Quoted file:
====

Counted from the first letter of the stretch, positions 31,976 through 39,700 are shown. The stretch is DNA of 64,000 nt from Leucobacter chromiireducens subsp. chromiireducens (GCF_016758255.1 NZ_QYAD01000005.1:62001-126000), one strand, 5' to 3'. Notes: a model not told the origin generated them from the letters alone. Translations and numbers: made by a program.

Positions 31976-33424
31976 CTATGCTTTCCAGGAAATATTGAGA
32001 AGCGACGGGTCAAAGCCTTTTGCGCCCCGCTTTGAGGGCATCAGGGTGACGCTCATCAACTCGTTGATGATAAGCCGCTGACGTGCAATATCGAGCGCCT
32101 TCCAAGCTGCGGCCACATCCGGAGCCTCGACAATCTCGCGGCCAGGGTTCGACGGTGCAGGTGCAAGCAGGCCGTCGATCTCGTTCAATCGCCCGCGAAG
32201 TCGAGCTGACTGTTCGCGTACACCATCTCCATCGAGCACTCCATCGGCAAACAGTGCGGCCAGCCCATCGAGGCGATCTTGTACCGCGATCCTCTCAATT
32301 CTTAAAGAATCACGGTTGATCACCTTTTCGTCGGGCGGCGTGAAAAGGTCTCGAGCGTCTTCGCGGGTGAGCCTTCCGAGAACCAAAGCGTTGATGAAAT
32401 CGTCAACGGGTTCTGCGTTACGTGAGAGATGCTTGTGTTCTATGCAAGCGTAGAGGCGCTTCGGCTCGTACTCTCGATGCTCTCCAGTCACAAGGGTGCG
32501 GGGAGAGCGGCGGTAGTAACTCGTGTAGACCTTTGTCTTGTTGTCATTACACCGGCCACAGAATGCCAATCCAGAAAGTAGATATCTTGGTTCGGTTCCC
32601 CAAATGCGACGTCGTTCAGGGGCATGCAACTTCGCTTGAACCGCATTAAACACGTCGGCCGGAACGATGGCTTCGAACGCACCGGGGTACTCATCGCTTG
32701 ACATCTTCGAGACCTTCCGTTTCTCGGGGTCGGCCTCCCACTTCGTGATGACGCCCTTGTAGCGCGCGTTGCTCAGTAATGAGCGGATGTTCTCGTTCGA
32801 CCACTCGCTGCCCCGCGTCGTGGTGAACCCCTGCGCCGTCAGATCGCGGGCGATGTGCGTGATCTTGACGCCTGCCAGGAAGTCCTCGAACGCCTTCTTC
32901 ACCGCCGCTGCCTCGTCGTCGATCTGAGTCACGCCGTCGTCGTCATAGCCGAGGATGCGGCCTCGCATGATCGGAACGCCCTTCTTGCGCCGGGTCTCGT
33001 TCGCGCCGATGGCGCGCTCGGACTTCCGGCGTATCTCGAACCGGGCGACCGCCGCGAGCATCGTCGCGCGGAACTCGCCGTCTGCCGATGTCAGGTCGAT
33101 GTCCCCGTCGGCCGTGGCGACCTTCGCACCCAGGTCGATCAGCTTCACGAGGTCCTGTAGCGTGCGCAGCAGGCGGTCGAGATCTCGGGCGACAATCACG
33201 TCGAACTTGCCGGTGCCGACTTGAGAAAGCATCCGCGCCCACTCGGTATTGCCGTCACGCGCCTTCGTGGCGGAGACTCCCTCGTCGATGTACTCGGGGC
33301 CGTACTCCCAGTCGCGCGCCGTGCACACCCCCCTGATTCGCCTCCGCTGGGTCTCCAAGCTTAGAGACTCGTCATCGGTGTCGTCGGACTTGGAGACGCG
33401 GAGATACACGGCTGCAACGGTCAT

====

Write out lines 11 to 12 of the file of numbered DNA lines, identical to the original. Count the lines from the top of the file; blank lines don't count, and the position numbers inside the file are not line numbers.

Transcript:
32701 ACATCTTCGAGACCTTCCGTTTCTCGGGGTCGGCCTCCCACTTCGTGATGACGCCCTTGTAGCGCGCGTTGCTCAGTAATGAGCGGATGTTCTCGTTCGA
32801 CCACTCGCTGCCCCGCGTCGTGGTGAACCCCTGCGCCGTCAGATCGCGGGCGATGTGCGTGATCTTGACGCCTGCCAGGAAGTCCTCGAACGCCTTCTTC